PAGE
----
Coronavirus: regulatory measures for Dutch banks (update 23 March 2020)
The spread of the coronavirus (COVID-19) has caused a severe global public health emergency which also has a major disruptive impact on the financial markets and the real economy. Consequently, the financial services industry is also faced with unprecedented scenarios and challenges. Below, we discuss a number of financial regulatory law aspects of this corona crisis for Dutch banks, including measures that competent authorities (the European Central Bank (ECB) and the Dutch Central Bank (De Nederlandsche Bank, DNB) have taken so far.
Since this is an ever-evolving situation, there will highly likely be follow-up measures aiming to mitigate the negative effects, both by the banks themselves and their competent authorities. These measures may relate to e.g. mitigation of credit, operational or market risk or preparation for recovery and resolution. As soon as further measures have become clear we will update you.
Pursuant to the Capital Requirements Directive and Regulation (CRD IV and CRR), banks are subject to capital and liquidity requirements. The purpose of maintaining capital is to absorb unexpected losses that banks suffer. If their credit risk, market risk and operational risk increase, which shall be the case in a crisis of this magnitude, banks are required to hold more capital. Generally speaking, Dutch banks are well-capitalized. However, capital that a bank maintains for meeting its own capital requirements cannot be used for lending and other banking activities funding the real economy.
In order to support banks in serving the economy and addressing operational challenges, the ECB announced a number of measures in respect of significant banks under its direct supervision on 12 March 2020:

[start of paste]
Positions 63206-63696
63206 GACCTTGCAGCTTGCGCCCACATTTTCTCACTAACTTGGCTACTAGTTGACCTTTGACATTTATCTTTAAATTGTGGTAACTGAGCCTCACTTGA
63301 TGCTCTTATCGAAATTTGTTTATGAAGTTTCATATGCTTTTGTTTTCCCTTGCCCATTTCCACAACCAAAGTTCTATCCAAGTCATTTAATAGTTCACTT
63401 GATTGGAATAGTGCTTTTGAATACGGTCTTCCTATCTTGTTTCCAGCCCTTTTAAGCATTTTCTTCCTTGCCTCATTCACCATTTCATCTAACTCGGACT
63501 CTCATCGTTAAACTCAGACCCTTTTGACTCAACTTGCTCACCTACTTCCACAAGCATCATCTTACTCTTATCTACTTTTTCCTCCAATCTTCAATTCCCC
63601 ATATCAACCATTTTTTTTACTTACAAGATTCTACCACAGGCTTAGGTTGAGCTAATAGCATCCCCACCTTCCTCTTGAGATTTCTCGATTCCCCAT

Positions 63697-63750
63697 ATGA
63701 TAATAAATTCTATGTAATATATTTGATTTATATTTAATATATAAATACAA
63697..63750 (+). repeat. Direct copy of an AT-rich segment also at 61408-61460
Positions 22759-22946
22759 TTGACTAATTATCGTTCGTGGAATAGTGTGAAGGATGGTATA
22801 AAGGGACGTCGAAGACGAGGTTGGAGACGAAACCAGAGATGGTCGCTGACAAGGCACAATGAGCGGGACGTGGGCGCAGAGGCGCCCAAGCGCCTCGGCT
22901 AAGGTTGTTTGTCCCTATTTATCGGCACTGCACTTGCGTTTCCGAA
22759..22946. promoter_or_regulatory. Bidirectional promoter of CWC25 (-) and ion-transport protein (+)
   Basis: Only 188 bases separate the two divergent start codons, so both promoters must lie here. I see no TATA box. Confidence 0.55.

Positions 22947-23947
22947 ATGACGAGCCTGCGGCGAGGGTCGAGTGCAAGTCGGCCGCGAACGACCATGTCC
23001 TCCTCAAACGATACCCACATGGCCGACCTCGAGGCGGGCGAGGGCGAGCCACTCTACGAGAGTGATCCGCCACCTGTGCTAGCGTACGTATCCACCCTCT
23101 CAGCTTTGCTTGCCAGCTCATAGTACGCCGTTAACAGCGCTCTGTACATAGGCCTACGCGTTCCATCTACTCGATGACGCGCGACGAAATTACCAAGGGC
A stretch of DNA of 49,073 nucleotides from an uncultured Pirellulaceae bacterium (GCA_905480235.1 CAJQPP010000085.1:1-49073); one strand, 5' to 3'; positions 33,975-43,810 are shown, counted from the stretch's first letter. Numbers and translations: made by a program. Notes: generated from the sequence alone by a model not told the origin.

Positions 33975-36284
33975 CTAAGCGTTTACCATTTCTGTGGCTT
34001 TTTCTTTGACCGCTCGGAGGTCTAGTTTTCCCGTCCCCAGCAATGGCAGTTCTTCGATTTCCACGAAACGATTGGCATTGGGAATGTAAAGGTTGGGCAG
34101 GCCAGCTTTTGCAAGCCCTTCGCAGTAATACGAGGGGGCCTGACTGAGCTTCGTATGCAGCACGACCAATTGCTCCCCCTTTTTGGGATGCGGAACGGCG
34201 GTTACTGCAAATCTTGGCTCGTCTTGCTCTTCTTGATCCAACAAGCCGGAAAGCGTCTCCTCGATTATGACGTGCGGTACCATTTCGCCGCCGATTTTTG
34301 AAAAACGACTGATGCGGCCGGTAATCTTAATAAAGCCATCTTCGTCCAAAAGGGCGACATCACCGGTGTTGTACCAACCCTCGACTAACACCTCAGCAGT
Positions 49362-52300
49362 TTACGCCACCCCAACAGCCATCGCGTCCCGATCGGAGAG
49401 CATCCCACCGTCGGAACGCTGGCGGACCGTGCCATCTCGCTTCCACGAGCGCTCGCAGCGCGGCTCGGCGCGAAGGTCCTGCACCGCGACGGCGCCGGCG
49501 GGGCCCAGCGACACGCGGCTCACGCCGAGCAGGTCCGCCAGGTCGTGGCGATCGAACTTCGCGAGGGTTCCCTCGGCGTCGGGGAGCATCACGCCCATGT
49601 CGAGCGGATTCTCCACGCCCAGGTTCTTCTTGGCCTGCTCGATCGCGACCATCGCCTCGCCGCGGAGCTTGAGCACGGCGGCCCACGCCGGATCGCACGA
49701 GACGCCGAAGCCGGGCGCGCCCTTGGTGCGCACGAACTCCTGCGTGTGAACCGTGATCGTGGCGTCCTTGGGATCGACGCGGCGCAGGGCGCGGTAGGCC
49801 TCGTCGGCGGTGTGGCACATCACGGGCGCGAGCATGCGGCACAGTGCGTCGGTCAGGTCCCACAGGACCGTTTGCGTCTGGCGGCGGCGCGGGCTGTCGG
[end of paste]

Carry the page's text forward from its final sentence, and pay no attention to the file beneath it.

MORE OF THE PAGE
- It will allow banks to operate temporarily below the level of capital defined by (i) the Pillar 2 Guidance (P2G), (ii) the capital conservation buffer (CCB) and (iii) the liquidity coverage ratio (LCR).
- It will allow banks to partially use capital instruments that do not qualify as Common Equity Tier 1 (CET1) capital, for example Additional Tier 1 or Tier 2 instruments, to meet their Pillar 2 Requirements (P2R).
- Also at the level of individual banks, the ECB is considering measures that provide relief.
Update 23 March 2020: On 20 March 2020, the ECB announced further flexibility. The ECB:
- will give banks further flexibility in prudential treatment of loans backed by public support measures;
- encourages banks to avoid excessive procyclical effects when applying the IFRS 9 international accounting standard;
- activates capital and operational relief measures announced on March 12, 2020.
The ECB estimates that the capital relief provided by the possibility to operate below the Pillar 2 Guidance (P2G) and the frontloading of the new rules on the Pillar 2 Requirement (P2R) composition amounts to EUR 120 billion of CET1 capital. This relief is available for banks to absorb losses without triggering any supervisory actions or to potentially finance up to EUR 1.8 trillion of loans to households and corporate customers in need of extra liquidity. The ECB also published a Q&A with further explanation to the measures.